From John Irish, Reuters: France’s Socialists have said they will pull troops out of Afghanistan this year if they win a presidential election, distancing themselves a little from the close relationship Nicolas Sarkozy has built with the United States.
Socialist candidate Francois Hollande has also said he aims to renegotiate a European fiscal discipline treaty, irking German Chancellor Angela Merkel for whom stricter budget control is the essential lesson of the euro zone’s debt crisis.
With Hollande consistently leading Sarkozy in opinion polls, France may well have a Socialist head of state setting foreign policy for the first time since 1995.
But despite those two symbolic gestures, history suggests French policy would change more in style than substance if the left recaptures the Elysee palace on May 6.
Just days after the runoff, NATO allies and G8 leaders meet in Chicago in talks likely to reveal the tone of Paris’ new international discourse.
"I see our relationship as a result of friendly relations between allies and partners," Hollande said in a recent interview with English-language media.
"France will remain a reliable ally of the United States. Nevertheless, ally does not mean aligned. . . ."
Hollande’s pledge to bring troops home from Afghanistan by end 2012, a year earlier than planned by NATO, is popular at home. More than 80 percent of voters want an early withdrawal, even if defense ministry officials believe it unrealistic.
"Without doubt, what will be at the heart of foreign policy is the desire to be autonomous, meaning that France only decides in its national interests and defends them as it feels right," said Henri Nallet, a former Socialist Party foreign affairs spokesman and justice minister under Mitterand. . . .
Hollande has stood firm on a pledge to renegotiate the fiscal pact, demanded by Germany in return for its participation with euro zone bailouts, to include a greater push on stimulating growth.
Merkel cited that as one reason for openly backing Sarkozy despite their own sometimes tense relationship.
But most analysts think Hollande would ultimately have to tone down his demands for the good of the Franco-German relationship. His aides point to his europhile background.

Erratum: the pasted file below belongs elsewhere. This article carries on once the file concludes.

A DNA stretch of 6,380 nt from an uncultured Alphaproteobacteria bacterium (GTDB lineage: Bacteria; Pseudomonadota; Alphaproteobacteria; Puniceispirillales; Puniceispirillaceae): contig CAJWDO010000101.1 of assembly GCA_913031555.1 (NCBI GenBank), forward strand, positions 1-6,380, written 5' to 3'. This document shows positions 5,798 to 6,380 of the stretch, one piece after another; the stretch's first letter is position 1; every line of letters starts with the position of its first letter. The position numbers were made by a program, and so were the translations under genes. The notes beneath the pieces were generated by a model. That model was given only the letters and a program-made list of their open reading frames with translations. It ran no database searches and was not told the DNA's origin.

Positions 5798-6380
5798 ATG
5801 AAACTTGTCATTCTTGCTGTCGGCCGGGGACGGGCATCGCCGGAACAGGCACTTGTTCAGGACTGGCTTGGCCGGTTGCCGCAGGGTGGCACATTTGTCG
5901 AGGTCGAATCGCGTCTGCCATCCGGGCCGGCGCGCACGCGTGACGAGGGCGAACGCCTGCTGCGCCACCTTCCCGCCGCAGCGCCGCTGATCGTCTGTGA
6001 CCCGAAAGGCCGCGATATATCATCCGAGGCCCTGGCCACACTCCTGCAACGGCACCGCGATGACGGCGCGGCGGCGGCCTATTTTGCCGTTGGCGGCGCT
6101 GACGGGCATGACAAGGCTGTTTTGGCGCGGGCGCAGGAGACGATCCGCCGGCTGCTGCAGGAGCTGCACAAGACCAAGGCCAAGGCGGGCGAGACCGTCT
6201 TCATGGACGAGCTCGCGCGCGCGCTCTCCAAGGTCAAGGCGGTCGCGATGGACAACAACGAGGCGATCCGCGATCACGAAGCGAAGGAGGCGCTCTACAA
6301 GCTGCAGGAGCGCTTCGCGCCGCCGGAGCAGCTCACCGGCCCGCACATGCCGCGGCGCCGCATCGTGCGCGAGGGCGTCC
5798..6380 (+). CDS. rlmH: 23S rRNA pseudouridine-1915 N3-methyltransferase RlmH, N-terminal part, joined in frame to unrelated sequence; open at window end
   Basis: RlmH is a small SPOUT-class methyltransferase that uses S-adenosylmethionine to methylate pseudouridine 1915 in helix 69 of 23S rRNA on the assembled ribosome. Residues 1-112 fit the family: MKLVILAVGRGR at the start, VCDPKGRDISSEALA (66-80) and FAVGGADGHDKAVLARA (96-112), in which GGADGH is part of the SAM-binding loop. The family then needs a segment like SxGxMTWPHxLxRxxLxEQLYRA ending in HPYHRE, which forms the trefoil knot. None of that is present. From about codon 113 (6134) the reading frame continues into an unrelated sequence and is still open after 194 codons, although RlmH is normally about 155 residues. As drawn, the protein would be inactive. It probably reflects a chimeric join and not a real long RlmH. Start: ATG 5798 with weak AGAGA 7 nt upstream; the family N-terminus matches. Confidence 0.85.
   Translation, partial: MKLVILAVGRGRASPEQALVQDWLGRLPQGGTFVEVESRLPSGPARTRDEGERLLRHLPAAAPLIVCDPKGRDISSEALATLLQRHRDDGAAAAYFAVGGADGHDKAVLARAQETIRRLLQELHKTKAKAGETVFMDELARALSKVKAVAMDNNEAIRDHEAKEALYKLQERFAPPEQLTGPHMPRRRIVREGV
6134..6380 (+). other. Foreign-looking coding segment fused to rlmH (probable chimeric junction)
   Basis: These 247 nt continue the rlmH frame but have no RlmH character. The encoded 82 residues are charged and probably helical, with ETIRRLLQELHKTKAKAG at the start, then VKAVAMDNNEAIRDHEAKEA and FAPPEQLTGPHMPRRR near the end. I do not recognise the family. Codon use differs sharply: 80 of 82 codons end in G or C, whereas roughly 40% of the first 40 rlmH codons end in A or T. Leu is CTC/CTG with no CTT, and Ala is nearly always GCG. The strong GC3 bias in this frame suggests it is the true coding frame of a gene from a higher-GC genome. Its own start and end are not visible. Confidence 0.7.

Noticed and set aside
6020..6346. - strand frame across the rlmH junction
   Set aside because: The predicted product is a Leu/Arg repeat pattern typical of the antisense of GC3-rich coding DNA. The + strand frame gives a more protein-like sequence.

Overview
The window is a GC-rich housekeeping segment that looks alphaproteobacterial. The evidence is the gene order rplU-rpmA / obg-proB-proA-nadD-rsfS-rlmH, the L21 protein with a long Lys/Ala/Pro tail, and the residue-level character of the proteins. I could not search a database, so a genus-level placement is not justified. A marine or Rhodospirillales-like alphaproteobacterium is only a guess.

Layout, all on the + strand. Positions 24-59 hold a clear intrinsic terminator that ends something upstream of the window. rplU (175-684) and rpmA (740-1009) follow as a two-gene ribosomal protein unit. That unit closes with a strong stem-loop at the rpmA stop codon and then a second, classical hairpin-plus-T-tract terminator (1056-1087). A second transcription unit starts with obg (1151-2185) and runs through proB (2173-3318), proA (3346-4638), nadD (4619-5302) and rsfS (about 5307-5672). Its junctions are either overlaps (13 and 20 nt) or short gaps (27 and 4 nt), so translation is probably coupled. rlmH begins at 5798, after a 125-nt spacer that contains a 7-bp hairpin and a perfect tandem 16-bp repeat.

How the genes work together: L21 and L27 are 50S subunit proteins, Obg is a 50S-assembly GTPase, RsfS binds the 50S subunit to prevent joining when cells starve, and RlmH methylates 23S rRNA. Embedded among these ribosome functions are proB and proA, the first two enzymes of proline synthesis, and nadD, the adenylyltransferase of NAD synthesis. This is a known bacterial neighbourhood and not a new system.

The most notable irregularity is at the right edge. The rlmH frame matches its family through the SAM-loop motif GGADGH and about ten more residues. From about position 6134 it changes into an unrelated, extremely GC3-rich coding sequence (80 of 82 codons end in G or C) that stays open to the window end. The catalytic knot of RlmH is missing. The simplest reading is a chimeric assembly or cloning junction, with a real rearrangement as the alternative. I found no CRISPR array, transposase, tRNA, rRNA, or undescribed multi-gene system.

Hollande’s pro-European campaign manager, Pierre Moscovici, who was European affairs minister under Jospin, and Germanophile Jean-Marc Ayrault are tipped as possible foreign ministers.
"Hollande would be more respectful of European institutions, procedures and organizations," said a French diplomat who declined to be named because he serves the current government.
"He will be more attentive to the role of the European Commission and parliament. The European machinery will be respected, which Sarkozy has not done. . . ."
Alain Juppe, who took over the foreign ministry a year ago and has been credited with curbing the president’s impulsiveness and realigning foreign policy, says the difference between the two parties’ approach was minimal.
"There was a debate in the (Socialist-led) Senate last week which I took part in and after two-and-a-half hours I can’t tell you any more on what their policy would be because it’s pretty much the same on all subjects other than Afghanistan," he said.
The Afghan U-turn may raise doubts about the Socialists’ commitment to NATO since they opposed Sarkozy’s 2008 decision to rejoin the U.S.-led alliance’s integrated military command, from which President Charles de Gaulle withdrew France in 1966.
Hollande’s supporters dispute Sarkozy’s claim that full NATO integration has helped establish a European defense system.
"We will keep our place (in the NATO command)," said Jean-Yves Le Drian, a friend of Hollande’s for 30 years and a possible future defense minister. "We wouldn’t have done it, but we aren’t going to unravel everything." (photo: Getty)